Monday, April 18, 2011

Queen Of The Prizren Castle

Yesterday I took a daytrip to a town in southwest Kosovo called Prizren.  It’s been billed as Kosovo’s prettiest city, with the rolling Lumbardh River running down its center and a famed stone mosque that stands as a reminder of the town’s 14th century Ottoman past. 

The bus from Pristina dropped me off at the Prizren station and from there I walked the kilometer or so into the city center.  I rounded a bend near the river and looked up to see the ruins of an old castle perched atop a hill—a mountain, really—towering over the city.  I could see some movement up there too.  I strained my eyes and realized that the tiny forms moving about were people milling around the castle’s walls.

Damn! I thought.  I quickly looked away and tried to pretend that I never saw the castle.  I didn’t want to have to climb a mountain this afternoon.

The thing is, I woke up feeling tired, and in a mood.  For five nights the smell of burning coal has permeated the room in the guesthouse where I’ve been staying, and I’ve had to choose between sweating in my bed in the hot room with the window shut, or choking on burning-coal smoke.  (I chose to sweat.)  


Also a delight:  the electricity in the guesthouse cuts off without warning, and stays off for hours.  This means:  it’s pitch dark at night save for my little book light, there’s no internet access or television in the meantime, and I have no way to heat water in the kettle for a cup of coffee in the morning.  Also when this happens, a loud generator outside my window begins to whine loudly, keeping me up for no apparent reason, considering the generator doesn’t seem to power anything that would make a difference to me.

Thus began the cranky phase of my trip.  Suddenly every irritation has become magnified. I’m tired of standing under showers that seem to have only two temperatures: freezing and scalding.  I’m tired of squatting over dirty toilets in bus stations.  I’m tired of moving from place to place.  I’m just plain tired, or so it would seem.

And, after 19 weeks on the road, my things are becoming worn out.  Socks:  threadbare; zippers:  broke; bra underwires:  snapped.  Maybe I’m worn out too, I think, feeling a little sorry for myself.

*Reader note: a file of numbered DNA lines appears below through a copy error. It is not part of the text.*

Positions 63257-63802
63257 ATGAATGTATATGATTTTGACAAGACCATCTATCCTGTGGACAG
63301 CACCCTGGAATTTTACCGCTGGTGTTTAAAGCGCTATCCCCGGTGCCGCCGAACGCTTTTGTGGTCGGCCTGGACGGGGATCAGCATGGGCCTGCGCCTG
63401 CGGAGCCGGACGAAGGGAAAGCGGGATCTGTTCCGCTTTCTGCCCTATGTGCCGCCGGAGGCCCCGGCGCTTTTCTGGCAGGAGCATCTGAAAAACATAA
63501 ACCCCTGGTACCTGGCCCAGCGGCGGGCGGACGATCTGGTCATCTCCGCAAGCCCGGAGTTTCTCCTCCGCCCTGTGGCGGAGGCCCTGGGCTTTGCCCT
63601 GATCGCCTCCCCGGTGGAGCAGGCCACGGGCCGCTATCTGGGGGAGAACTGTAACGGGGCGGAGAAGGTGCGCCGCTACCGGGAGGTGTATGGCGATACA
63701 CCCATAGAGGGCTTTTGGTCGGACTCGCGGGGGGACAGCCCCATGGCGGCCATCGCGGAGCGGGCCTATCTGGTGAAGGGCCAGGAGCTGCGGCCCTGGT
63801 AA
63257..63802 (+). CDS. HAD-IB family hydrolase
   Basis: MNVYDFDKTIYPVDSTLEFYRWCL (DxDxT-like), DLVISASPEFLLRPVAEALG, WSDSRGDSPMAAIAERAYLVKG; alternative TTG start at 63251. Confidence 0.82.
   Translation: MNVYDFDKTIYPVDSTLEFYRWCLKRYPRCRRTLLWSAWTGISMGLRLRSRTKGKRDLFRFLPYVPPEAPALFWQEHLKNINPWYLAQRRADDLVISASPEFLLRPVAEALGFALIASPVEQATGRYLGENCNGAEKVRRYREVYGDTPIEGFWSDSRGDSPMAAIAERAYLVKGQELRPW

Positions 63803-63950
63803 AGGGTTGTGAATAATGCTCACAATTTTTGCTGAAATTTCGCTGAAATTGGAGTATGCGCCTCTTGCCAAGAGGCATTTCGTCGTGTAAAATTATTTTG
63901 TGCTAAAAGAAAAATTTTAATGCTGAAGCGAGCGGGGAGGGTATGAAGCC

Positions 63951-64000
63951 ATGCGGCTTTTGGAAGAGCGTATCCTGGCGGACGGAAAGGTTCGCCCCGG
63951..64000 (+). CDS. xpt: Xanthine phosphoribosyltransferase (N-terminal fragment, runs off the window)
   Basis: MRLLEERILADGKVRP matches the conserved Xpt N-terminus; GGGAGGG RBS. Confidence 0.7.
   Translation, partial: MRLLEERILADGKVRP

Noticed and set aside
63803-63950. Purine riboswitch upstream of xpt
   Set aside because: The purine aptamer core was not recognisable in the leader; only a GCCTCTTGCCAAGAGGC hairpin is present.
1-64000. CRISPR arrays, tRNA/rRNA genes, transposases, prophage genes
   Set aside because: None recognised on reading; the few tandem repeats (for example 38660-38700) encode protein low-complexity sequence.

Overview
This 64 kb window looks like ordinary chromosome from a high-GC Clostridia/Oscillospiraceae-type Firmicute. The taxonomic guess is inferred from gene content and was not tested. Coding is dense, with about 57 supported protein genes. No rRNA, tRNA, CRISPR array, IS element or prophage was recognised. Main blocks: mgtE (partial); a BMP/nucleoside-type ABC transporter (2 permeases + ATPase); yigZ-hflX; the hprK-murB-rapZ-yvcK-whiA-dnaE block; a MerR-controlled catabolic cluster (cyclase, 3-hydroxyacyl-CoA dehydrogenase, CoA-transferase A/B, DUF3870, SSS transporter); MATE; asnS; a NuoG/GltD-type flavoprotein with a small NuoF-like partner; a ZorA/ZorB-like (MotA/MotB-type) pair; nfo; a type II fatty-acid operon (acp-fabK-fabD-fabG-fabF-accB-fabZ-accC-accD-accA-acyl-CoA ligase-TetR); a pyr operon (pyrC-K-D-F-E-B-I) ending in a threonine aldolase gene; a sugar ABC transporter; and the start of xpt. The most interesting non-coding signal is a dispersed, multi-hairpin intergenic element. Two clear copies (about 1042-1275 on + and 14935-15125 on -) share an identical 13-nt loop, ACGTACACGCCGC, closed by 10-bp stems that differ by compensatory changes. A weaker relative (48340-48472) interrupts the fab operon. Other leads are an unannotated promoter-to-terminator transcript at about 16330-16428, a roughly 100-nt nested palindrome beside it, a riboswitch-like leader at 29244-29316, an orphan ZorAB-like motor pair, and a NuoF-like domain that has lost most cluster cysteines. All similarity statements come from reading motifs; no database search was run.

And now, just when everything in my life has been feeling like an uphill climb, did I really need this extra one today?

I tried to ignore the castle and instead walked around town checking things out.  I strolled along the river, poked down side streets, and snapped pictures of things that caught my interest:  newlyweds; an American flag juxtaposed next to one dotted with marijuana plants; Obama graffiti; men streaming into the mosque for afternoon prayers. 








Along the way, the castle always kept me in its view; calling to me, it seemed.  Get up here, you lazy-ass! I imagined it saying.  I sighed a big sigh and knew I had to make the ascent or else I was going to feel like a big loser on the bus ride back to Pristina.  I began to ask passers-by where I might find the trailhead.
Soon I found the footpath to the castle and started up.  Immediately my legs started to burn.  This was a straight-up vertical climb—way steeper than even the steepest hills in San Francisco, in my estimation—and my thoughts were filled with doubt from the very beginning.

Five steps.  There’s no way.  Five more steps.  I can’t do it.  Five more steps.  Damn.  Five more steps.  There’s no way.  And so on.

Finally I climbed halfway and encountered two little boys sitting next to their hillside home, shooting pebbles from a slingshot off the side of the hill.  One kid asked me to watch how far he could send one.  I turned to follow the rock’s trajectory and noticed how high up I was at that point.  I was way up higher than the tallest of the tall buildings in town.  Way higher than the mosque’s minaret.

I couldn’t believe it.

I pressed on with a better attitude, and wouldn’t you know, the climb grew exponentially easier.  I felt an adrenaline rush as I realized: I’m doing this!   It wasn’t long before I reached the top and passed through the stone archway leading to the grounds of the castle’s ruins.  

I’m Queen of the Castle, I declared (silently), as I climbed to the highest point on the castle’s grounds and snapped several photos to memorialize how far I’d come.




I returned to Pristina, still feeling a little tired; still dreaming of a very long, steady-hot shower.   But now I was feeling confident as well; confident that I could push through and enjoy these final weeks away, remembering what I love so much about travel, and knowing that home and the familiar are waiting at the top of the next big proverbial hill.  And, of course, I can take that one too.  With ease.